How to Beef Up a Soggy Middle-- Your Character Must FAIL

Nov 13, 2012

While doing some key revisions on TUGL several months back, I realized something interesting about the middle of my book. Except for a key moment near the climax, my character succeeded at almost everything she attempted. This was not a good thing.

She'd be like, "Gee, I wonder if THIS would work."

And the plot would be like, "Of course. Naturally that works. Let me hand it to you on this silver platter."

#facepalm

I'd thought I was putting some great conflict in the book because there was tension in these scenes. But of course, with my character skipping her way through every challenge, there really wasn't as much conflict as there could have been.

A key part to conflict-- and a proper story structure-- is what is known as a try/fail cycle. Throughout the book, especially throughout that sticky middle section, your character should be trying various things to achieve their goals. And of course, the antagonist should be opposing those goals. Here's the thing with that. If the main character WINS every time they try something, it kills the story. At the climax, there's no tension because we've already seen them beat the antagonist constantly. In a try/fail cycle, the character must FAIL.

Ever seen a Die Hard movie? You know how Bruce Willis always looks like chopped meat by the end? Yeah. That would be the result of a lot of try/fail cycles.

You CAN have the character win occasionally. However, that comes with a caveat. If they win, something else needs to happen to complicate things. So basically, when the question is, "Will my character succeed at this attempt," the answer should be one of two things: "No," or "Yes, BUT..."

Your character should, of course, win at the end. But they need to work for that win. They need to be dirty and wounded and heartbroken and have had to really suffer and DESERVE that win. It should be the result of all those fails-- they've learned enough through all the failure that they can win this time around. By beefing up your middle, you'll make your ending that much more powerful.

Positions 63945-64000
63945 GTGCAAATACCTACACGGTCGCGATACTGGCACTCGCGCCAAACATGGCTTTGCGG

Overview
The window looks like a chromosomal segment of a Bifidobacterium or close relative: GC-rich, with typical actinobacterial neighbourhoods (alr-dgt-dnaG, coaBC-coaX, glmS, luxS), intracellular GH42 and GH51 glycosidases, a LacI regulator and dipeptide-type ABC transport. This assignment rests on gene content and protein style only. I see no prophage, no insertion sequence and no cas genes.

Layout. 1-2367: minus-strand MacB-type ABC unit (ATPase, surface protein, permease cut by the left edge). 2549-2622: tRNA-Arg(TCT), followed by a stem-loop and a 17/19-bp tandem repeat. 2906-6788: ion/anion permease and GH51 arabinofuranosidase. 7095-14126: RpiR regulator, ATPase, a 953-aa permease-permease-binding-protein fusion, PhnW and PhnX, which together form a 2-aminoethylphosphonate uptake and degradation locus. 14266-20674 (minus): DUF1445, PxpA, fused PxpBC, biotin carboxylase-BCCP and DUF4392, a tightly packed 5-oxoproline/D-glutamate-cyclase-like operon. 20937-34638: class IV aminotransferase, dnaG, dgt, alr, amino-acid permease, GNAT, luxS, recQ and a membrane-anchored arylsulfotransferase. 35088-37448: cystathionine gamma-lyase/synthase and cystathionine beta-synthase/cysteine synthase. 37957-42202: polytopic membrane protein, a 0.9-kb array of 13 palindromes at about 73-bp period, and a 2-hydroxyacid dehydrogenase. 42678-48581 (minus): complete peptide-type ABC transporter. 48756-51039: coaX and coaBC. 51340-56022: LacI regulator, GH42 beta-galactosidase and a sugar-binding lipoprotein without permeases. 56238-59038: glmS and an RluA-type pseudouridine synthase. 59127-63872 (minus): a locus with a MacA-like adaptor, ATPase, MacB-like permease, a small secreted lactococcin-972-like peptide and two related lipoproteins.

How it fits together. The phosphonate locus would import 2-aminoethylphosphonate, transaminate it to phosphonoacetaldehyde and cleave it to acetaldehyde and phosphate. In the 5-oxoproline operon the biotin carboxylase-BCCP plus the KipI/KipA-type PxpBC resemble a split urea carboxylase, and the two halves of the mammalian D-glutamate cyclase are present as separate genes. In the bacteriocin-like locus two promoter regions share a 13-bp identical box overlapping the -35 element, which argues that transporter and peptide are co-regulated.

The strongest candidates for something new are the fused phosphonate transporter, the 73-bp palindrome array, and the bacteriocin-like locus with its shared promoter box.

So, my friends, is your middle soggy? Do you use try/fail cycles? And do you have a favorite Die Hard movie?

25 comments:

Steven said...

This has been a problem for me in the past. I've actually found the best cure is to write an obstacle, problem, etc that I literally have to think through a solution for days on end. And you're right about new complications arising with each victory. Without any real difficulties for the protagonist, a story truly is boring.

mooderino said...

Alan Rickman sort of makes the first Die Hard unbeatable.

mood
Moody Writing

Jenny S. Morris said...

I need this reminder right now!!! My people have tried a few things and it's worked so far so now it comes to the failing portion.

Thanks!!

Tamara said...

Great post. I had a problem with this when I first started writing but I've since overcome it. I was very careful with my characters in the beginning, and I didn't want to hurt them.

But, I figured out pretty quickly that doesn't make for an interesting story. Now I love conflict and pain. The more the better. haha.

And I'd have to say Die Hard One. That was an amazing movie, but I think they could've left it there and nobody would've suffered. I can't believe they are making another one!! Ugh. The world does not need Die Hard Five

Alex J. Cavanaugh said...

My latest manuscript has the odds continue to pile on against my main characters, but I'm working to make sure it's enough and they don't succeed every time.